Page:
New International Criminal Court (ICC) Prosecutor Karim Khan urges Philippine authorities to engage in the investigation into killings in President Rodrigo Duterte’s bloody war on drugs, and killings in Davao City when he was mayor there.
“As we undertake this necessary work, I remain willing to constructively engage with national authorities in accordance with the principle of complementarity and our obligations under the Statute,” Khan said in a statement released Thursday night, October 7.
Khan will lead the Philippine investigation started by his predecessor, Fatou Bensouda.
Khan’s Office of the Prosecutor (OTP) is now seeking evidence to be able to identify the individuals they will request summons or arrest warrants for. Requests for summons and warrants will have to once again be approved by the ICC chamber.
President Rodrigo Duterte has repeatedly said he will not cooperate.
But it’s not only the president who can engage, but any relevant authority who may have information.
The ICC’s pre-trial chamber has indicated that those who may be implicated need not necessarily be high-ranking, but can be local and regional level authorities. These may include local policemen.
“My investigation will seek to uncover the truth and aim to ensure accountability. We will focus our efforts on ensuring a successful, independent, and impartial investigation,” said Khan.
The Philippine government under Duterte continues to claim that the ICC has no jurisdiction, citing among others our withdrawal from the ICC that took effect in March 2019.
“The Judges of the Pre-Trial Chamber confirmed my Office’s position that the Court retains jurisdiction with respect to alleged crimes that occurred on the territory of the Philippines while it was a State Party, from 1 November 2011 up to and including 16 March 2019,” said Khan.
UN Human Rights Council
By a majority vote of member states, the UN HRC chose to spare the Duterte government of scrutiny and instead offered technical assistance, which is now operationalized by a joint human rights program mainly with the Department of Justice (DOJ).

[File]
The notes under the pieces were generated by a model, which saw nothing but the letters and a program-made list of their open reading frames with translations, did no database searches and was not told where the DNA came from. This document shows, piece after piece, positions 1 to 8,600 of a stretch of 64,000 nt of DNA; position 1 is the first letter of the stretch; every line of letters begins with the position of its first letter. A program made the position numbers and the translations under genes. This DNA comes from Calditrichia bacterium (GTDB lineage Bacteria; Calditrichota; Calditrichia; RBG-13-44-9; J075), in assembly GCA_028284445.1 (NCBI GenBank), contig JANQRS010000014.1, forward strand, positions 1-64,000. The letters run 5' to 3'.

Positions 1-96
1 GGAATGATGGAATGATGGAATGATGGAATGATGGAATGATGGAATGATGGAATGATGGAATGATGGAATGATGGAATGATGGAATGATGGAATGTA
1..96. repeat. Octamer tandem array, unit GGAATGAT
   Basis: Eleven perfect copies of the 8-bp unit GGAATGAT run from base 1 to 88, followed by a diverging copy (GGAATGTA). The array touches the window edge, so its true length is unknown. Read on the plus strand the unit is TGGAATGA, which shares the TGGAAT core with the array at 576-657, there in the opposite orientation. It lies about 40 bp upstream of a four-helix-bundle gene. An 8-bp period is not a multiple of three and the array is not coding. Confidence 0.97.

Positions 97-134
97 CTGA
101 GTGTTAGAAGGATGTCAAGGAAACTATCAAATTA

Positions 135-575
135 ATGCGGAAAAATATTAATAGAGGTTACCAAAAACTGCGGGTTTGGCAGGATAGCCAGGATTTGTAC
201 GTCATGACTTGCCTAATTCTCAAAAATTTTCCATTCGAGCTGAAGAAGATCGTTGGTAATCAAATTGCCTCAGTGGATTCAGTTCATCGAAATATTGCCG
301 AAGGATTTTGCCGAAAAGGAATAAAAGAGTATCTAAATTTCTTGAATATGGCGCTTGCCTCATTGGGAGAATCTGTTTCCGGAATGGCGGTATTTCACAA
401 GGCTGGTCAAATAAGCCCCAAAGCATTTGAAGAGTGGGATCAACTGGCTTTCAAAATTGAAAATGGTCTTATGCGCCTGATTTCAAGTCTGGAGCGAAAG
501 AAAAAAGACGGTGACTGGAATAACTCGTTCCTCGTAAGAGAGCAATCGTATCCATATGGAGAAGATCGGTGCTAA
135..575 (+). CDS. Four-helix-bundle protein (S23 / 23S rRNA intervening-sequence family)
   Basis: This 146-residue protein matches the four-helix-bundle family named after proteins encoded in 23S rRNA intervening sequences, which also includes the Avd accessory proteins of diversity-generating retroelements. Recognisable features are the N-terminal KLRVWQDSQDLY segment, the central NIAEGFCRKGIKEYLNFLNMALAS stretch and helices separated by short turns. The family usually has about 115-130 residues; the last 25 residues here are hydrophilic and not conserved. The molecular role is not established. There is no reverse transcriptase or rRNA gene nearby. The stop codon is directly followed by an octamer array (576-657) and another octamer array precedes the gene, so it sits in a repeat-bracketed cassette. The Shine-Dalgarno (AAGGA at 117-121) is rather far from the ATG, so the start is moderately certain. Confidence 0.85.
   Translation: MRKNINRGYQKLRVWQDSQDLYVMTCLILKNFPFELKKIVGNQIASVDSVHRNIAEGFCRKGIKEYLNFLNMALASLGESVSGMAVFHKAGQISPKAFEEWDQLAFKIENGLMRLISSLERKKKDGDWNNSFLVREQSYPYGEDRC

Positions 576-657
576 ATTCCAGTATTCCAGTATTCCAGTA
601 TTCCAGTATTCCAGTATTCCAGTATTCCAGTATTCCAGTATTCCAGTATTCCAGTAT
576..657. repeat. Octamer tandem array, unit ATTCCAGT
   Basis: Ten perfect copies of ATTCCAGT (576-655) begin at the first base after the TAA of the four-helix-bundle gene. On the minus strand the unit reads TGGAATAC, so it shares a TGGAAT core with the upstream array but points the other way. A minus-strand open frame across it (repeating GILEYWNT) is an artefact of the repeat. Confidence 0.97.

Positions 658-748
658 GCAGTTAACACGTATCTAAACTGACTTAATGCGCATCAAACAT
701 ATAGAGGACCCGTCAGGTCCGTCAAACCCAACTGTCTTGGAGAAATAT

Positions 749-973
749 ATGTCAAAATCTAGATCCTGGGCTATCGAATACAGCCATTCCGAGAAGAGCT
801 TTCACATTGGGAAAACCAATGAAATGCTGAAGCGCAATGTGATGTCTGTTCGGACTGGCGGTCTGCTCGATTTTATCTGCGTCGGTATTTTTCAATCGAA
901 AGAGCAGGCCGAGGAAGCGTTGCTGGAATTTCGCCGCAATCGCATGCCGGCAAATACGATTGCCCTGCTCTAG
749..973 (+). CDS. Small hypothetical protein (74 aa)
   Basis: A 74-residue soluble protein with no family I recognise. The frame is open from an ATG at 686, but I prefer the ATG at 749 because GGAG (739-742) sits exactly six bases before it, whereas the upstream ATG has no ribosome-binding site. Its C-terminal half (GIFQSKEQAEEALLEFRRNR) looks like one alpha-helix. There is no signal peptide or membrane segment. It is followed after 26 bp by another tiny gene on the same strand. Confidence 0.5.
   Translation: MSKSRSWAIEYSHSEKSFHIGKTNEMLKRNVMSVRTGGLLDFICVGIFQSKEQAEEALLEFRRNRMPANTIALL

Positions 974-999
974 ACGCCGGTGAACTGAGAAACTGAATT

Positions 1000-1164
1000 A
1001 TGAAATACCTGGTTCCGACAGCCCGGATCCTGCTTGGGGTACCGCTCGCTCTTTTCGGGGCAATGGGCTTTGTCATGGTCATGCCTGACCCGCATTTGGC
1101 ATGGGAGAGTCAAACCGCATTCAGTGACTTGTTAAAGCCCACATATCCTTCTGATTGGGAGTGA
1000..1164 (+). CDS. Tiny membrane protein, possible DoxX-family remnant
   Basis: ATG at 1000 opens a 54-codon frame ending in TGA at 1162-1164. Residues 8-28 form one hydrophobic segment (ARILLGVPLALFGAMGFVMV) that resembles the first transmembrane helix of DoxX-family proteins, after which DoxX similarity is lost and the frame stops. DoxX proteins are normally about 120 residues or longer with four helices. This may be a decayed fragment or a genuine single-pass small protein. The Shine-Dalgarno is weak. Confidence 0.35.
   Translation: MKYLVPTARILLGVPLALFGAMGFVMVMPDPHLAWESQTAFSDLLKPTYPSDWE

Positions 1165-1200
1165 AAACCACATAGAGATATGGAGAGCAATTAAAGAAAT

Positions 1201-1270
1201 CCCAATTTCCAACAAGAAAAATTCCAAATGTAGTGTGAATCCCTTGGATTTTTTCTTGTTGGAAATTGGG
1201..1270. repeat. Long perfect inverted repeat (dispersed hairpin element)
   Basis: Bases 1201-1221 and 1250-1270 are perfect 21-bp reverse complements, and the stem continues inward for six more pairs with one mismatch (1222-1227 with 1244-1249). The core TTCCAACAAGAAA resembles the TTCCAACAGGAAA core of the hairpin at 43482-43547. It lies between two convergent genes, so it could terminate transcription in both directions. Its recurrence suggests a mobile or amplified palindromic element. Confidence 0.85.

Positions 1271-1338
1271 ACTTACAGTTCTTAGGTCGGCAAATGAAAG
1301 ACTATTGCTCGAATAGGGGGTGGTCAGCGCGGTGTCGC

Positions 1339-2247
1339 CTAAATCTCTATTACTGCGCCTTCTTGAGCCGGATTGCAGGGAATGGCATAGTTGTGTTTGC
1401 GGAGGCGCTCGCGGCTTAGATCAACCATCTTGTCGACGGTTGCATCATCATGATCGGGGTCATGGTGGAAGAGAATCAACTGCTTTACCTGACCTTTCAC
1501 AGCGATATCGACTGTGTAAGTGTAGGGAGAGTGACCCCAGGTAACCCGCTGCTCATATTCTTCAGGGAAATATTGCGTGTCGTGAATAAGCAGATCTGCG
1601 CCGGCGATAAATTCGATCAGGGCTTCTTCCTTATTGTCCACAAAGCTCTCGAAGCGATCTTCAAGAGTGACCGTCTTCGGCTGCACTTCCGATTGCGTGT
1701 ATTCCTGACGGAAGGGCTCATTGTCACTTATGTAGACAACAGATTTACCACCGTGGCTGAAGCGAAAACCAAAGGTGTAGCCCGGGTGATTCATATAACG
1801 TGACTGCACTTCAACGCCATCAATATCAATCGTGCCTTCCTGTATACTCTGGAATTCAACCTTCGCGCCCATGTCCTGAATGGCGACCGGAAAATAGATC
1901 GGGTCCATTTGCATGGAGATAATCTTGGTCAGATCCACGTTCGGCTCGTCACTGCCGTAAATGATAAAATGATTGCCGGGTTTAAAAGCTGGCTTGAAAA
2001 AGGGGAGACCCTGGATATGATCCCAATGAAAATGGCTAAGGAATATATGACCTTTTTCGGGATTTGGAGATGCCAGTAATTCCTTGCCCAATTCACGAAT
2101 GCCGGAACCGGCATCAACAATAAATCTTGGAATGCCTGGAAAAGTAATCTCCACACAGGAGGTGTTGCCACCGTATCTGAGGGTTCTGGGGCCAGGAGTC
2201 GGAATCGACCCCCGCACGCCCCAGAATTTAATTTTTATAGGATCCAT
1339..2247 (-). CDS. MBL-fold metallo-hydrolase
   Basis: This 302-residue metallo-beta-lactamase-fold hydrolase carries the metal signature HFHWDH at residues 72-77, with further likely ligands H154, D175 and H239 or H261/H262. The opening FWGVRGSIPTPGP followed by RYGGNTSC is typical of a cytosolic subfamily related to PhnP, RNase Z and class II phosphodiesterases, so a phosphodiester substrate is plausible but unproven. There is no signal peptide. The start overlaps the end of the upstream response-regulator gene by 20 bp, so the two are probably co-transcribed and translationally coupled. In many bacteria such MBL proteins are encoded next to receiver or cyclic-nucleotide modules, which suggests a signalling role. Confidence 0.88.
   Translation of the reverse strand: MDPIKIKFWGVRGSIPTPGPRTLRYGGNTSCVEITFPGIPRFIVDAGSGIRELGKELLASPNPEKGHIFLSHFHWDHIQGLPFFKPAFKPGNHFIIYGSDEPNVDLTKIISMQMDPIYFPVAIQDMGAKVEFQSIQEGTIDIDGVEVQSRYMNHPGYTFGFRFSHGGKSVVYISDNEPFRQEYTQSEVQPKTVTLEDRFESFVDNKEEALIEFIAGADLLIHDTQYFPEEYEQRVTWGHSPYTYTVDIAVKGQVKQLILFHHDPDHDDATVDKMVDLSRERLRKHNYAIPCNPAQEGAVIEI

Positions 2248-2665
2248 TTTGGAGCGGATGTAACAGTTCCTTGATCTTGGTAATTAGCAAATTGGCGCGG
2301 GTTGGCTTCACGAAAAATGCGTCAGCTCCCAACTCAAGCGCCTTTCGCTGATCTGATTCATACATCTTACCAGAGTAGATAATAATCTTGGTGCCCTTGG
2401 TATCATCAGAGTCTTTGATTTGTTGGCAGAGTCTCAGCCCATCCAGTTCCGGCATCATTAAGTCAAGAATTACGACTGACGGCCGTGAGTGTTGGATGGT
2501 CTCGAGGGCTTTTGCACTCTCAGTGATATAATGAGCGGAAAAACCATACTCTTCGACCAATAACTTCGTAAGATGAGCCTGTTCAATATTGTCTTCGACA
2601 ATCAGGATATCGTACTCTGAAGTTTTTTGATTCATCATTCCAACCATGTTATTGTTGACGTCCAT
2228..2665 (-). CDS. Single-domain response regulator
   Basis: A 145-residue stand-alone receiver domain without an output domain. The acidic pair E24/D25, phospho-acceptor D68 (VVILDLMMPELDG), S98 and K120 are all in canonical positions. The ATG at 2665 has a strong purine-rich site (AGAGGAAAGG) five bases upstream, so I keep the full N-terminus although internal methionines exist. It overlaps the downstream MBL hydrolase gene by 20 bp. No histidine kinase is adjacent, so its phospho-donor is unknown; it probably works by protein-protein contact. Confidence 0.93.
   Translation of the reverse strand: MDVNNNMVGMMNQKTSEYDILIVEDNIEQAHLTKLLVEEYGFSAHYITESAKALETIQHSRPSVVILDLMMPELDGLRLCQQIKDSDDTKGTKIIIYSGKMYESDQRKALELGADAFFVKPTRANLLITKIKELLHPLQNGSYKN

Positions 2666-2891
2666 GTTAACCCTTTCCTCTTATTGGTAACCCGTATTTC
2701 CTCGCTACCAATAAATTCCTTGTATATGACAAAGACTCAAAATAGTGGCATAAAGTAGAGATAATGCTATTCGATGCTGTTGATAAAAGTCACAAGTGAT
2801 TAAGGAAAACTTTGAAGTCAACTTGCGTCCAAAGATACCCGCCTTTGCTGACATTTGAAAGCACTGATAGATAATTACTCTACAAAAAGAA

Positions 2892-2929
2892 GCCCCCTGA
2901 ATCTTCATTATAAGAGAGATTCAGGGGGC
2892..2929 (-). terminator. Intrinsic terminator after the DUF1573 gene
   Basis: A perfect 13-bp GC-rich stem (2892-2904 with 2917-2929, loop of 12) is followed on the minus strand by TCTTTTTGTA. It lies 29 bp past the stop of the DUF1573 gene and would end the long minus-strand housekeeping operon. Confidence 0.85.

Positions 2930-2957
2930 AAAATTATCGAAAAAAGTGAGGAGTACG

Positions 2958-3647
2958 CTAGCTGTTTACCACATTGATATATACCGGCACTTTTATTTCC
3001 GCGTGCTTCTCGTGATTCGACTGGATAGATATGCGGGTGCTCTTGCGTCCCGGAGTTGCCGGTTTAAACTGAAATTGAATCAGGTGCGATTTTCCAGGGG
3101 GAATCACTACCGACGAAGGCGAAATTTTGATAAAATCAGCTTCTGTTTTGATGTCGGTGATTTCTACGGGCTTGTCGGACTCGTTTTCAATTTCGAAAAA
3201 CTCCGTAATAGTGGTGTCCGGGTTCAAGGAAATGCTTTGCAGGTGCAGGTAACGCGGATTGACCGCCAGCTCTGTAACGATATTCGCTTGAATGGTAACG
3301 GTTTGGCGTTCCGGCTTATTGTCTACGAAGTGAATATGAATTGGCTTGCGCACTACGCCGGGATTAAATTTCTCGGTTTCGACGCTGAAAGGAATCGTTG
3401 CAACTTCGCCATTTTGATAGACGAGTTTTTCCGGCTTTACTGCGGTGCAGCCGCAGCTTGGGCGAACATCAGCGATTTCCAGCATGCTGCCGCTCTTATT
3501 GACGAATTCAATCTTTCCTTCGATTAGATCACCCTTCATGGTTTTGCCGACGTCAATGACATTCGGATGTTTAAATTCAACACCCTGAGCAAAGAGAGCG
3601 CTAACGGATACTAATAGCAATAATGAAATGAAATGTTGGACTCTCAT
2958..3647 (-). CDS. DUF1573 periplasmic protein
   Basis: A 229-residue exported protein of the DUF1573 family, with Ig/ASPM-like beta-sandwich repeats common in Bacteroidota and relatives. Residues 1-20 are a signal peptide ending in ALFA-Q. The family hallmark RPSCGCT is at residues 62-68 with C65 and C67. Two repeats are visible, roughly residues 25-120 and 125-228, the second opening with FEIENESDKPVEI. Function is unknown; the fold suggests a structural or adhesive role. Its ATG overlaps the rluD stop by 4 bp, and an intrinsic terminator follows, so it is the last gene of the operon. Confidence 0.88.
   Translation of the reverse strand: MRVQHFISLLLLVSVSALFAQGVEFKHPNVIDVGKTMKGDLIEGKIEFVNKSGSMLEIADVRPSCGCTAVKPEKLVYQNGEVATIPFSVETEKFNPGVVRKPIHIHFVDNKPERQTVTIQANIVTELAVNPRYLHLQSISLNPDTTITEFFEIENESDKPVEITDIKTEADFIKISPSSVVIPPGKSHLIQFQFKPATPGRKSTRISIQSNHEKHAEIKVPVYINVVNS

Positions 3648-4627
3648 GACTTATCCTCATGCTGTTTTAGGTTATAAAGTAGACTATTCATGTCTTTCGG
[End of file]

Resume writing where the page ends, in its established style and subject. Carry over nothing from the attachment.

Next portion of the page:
“[UN HRC] should be motivated by evidence to raise political pressure on the Philippines both to stop these murderous policies and also to cooperate with the ICC and hold those responsible to account,” said Param-Preet Singh, associate director of the Human Rights Watch (HRW) international justice program, in an earlier Rappler Talk interview.
Singh said technical assistance “feels absurd for a government that has consistently denied that these abuses have been taking the place.”
“The ICC investigation is an opportunity for governments to reset and rethink their approach to the Philippines. Instead of taking the path to least resistance, and vowing to what the Philippine government wants, this is an opportunity for governments to course correct and say we want to stand with victims,” said Singh.
In the 48th session of the UN HRC Thursday, Human Rights High Commissioner Michelle Bachelet said: “Despite the [technical assistance], I remain disturbed at reports of continuing and severe human rights violations and abuses across the country including killings.”
Bachelet’s Office of High Commissioner for Human Rights (OHCR), which issued a scathing report finding among others planting evidence on crime scenes by the police, is a different unit from the HRC.
The HRC is composed of member states, or the governments Singh was referring to, which resolve issues via a majority vote.